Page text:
Israeli anti-riot policeman arrest a Palestinian men during a protest in solidarity with Gaza, outside the Old City, Jerusalem, November 16, 2012. (Photo: Oren Ziv/Activestills)
It was dusk in East Jerusalem today when the sirens went off. A friend went to the window and said, “That doesn’t sound like the Shabbat siren.” We turned on Al Jazeera, and the phone started ringing. There were reports that rockets from Gaza had landed in the Gush Etzion bloc of settlements, and in the Giv’at Ze’ev, a settlement north and west of the city.
That was at 4:40. Later I rode through the occupied city from Beit Hanina toward the Old City. The streets were eerily quiet. I guess people were glued to their televisions, not keen on going out.
The television was on at my Scottish friend’s house in Sheikh Jarrah. She told me she had had the same response to the warnings: “That didn’t sound like the Sabbath hooter.” She ran out on the roof to see what was going on. But you couldn’t see any rockets in East Jerusalem.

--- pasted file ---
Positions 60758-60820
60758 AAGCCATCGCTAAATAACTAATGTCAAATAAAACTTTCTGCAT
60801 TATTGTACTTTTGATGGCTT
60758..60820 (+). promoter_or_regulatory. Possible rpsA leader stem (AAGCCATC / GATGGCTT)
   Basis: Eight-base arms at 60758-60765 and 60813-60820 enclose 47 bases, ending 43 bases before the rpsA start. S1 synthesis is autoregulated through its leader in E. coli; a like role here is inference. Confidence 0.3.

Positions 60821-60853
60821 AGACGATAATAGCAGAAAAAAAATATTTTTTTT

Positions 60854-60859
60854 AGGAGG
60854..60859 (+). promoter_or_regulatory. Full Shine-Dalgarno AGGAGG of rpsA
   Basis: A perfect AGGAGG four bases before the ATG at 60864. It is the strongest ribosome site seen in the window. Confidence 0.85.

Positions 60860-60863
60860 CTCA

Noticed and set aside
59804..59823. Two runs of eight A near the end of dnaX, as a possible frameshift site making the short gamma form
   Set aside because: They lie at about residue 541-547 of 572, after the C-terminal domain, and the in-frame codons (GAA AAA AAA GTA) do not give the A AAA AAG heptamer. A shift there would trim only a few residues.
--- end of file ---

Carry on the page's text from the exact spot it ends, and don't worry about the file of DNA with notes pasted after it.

I’ve seen a bunch of friends tonight, and they’re all doing the same thing: surfing the internet on television monitors, from Al Jazeera to the BBC, hearing Abu Mazen’s call for national unity and a renewal of his pledge to go to the U.N. in two weeks to seek observer state status, hearing Ismail Haniya’s pledge to resist. And hearing rumors that Hamas is about to hold a live press conference to announce that it has captured a downed Israeli airman.
In Jerusalem: anticipation, dread, quiet. No one knows what will happen next.
Afternoon demonstrations outside Damascus Gate were chaotic today. Soldiers on horses mashing old women up against barricades. Older men hanging back but shouting Fuck Israel.